So here’s what I’m referring to…. It’s a cultural rip tide that is pulling so many of our youngest, brightest, and most promising to disaster, while most of us watch like another reality program. As we attempted to walk through the business section along the beach, it was much like walking through a foreign land. You need to understand that I have walked this landscape for much of the last 20 years and even I didn’t recognize it. A side trip to Starbucks, the same one I sit at this morning, brought us right into the middle of it. There were islands of high school students scattered about as if in their own little countries. Each had their own obvious power structure. Each had their own purpose, Each however seemed to be in competition with the others in one way or another. They all seemed to have a gimmick or a routine in which to taunt the others into carrying out their own set of identification. So obvious the competition had become that there were security guards placed strategically among the mini nations. What is this world coming to when we need security guards at Starbucks. This is the same place that I sit this morning with bus drivers, dog owners, exercise fanatics, and lazy writers at their keyboards. Outside was even more hostile and foreign than the inside. High school girls with barely a thong on were displaying themselves innocently in and around the guys who hadn’t read the tags on their pants before they bought them. Couples were giving each other CPR in the midst and oblivious to those who were trying to wander by. Guys were trying to reason with and care for dates who had consumed a bit too much. I’ve not felt this old and detached in a long time, and it caused a great remorse. I still feel it this morning. It’s not a personal remorse, it’s a sort of corporate feeling. Someone owes this generation an apology and it’s not someone from their own group.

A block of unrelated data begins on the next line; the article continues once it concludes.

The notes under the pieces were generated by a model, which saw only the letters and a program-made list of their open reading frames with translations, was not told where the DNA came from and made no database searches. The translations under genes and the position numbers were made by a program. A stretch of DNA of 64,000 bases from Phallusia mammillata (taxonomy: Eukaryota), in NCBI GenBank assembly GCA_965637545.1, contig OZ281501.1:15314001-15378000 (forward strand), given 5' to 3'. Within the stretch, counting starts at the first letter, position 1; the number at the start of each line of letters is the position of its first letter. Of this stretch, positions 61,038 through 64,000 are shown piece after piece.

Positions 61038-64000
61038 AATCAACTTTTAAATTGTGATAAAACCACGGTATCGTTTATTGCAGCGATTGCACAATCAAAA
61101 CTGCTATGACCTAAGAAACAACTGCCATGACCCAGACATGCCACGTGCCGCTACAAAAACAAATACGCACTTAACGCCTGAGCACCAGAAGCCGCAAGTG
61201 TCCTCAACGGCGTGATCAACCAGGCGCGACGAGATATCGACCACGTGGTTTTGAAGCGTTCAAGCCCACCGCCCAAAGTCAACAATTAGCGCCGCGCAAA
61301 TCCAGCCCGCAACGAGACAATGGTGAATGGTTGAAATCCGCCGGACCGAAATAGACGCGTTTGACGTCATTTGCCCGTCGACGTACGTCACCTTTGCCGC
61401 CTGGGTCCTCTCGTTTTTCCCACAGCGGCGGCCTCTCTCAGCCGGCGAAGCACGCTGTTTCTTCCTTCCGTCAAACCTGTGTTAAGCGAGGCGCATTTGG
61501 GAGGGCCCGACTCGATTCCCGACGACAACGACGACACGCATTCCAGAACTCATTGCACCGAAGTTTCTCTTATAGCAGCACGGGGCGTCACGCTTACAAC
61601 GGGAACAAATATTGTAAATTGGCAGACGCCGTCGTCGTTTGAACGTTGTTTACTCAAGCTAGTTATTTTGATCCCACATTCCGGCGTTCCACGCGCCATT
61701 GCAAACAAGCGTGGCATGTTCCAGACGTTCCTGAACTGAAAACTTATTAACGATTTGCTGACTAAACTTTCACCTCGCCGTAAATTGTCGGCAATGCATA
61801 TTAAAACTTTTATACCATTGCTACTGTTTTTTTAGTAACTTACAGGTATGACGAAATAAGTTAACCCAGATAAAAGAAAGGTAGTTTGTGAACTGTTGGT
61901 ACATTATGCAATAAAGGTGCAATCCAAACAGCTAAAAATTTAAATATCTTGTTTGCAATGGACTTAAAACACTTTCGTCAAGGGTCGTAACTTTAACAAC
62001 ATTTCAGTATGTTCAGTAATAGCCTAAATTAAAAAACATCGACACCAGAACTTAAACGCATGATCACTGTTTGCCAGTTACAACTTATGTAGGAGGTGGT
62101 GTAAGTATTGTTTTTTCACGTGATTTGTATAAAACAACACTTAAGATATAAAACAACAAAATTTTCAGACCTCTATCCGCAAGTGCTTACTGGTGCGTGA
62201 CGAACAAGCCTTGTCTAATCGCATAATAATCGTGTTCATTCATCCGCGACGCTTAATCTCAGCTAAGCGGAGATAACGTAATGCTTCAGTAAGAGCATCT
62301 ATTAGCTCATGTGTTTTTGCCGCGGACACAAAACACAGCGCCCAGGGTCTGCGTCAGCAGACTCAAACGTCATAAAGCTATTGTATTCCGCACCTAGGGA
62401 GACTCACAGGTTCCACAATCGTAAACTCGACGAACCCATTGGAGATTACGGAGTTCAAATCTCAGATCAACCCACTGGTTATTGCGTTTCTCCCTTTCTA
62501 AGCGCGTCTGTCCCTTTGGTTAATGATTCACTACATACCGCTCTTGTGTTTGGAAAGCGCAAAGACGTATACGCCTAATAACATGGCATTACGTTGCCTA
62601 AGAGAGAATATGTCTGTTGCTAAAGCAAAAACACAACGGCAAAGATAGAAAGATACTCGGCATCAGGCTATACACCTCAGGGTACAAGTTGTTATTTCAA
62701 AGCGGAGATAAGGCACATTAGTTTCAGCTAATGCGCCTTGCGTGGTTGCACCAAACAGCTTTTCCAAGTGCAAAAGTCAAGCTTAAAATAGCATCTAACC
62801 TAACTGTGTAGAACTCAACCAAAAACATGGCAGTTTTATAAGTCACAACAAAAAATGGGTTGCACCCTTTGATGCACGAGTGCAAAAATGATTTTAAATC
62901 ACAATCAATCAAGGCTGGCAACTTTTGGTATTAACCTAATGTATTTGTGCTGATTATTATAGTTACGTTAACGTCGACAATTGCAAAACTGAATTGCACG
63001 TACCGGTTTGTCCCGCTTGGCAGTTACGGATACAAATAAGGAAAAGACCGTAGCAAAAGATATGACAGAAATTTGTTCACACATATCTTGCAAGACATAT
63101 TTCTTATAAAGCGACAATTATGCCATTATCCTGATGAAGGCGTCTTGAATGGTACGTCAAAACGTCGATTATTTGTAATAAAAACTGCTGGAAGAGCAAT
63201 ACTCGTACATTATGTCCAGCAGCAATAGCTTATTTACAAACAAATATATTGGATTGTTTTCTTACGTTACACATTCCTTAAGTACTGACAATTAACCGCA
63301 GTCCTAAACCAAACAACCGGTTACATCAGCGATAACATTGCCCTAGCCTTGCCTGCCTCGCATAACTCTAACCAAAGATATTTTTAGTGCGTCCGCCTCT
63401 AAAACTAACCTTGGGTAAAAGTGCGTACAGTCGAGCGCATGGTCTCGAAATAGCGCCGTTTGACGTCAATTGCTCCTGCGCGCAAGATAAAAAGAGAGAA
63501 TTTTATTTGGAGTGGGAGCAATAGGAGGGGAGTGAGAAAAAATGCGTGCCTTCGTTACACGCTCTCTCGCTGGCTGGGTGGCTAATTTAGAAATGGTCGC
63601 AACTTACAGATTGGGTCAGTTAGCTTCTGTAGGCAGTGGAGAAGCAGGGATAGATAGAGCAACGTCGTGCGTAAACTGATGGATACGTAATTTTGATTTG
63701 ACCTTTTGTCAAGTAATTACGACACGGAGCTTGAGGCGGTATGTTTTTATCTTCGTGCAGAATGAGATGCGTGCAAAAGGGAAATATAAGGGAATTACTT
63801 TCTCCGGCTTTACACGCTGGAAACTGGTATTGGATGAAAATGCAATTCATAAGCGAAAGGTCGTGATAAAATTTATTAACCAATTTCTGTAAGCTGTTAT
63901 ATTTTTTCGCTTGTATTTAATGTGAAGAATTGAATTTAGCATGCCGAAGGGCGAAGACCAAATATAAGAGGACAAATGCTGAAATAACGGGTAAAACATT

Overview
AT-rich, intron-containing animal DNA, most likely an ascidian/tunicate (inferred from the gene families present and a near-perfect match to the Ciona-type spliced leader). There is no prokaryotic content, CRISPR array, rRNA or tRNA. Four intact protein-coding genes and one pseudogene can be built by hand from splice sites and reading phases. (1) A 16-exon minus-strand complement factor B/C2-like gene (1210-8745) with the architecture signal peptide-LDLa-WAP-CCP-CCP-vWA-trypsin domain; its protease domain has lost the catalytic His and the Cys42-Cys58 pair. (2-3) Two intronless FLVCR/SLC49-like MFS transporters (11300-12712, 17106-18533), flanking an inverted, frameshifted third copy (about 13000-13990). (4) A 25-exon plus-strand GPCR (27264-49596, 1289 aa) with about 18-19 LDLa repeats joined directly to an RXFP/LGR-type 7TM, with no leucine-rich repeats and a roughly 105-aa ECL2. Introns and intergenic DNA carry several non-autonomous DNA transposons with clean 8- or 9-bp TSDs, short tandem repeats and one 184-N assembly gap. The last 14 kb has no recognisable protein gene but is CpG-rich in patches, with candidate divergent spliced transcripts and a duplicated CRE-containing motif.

My generation are like the producers and directors of a grand play lived out on life’s stage. We set the mood, we select the costuming, we direct the dialogue and we wait for the reviews and more importantly the profits. The appalling thing is that then many of us, myself included, wander around mumbling in disgust about “these kids”. We are the ones who have created this or at least allowed it to be created. I don’t mean to take anything away from those who have or are currently investing their lives trying to speak truth into the lives of students. I applaud them. They are the ones still posting signs warning of the rip tide. And I know that despite my experience last night and the same one that will be lived out here nightly through the Summer, that many have seen the signs. I know many of them. I see them in some of the friends of my own kids. All of them have one thing in common. Someone somewhere have invested in their lives and led them with truth. To those people I extend a great admiration. But some others need to extend an apology and a realization of what we’ve done. As I walked last night, and as I sit here this morning, I just feel sorry. I feel sorry for the girls who get their esteem from a guys admiration of their bodies. I’m sorry that they bought in to it and I feel sorry for those who are desperate to achieve it. I feel sorry for those whose parents don’t care enough to have a clue what is going on in the precious life of their little girls. I feel sorry for those whose families are fractured and too exhausted picking up their own pieces that they can’t post signs for their own children. I’m sorry for guys who can’t exist on the same block if they happen to have been born into different school districts. I’m sorry for the drugs that they need and we supply to numb the effects of the lie that they’re living in. I realized that I must have become numb over time myself. I’ve become desensitized to death. I’ve seen so many individual people going down destructive roads that it has numbed me and I’m sorry that it seems to now take a mass tragedy to get my attention. It’s overwhelming. I’m sorry that I didn’t put up more signs.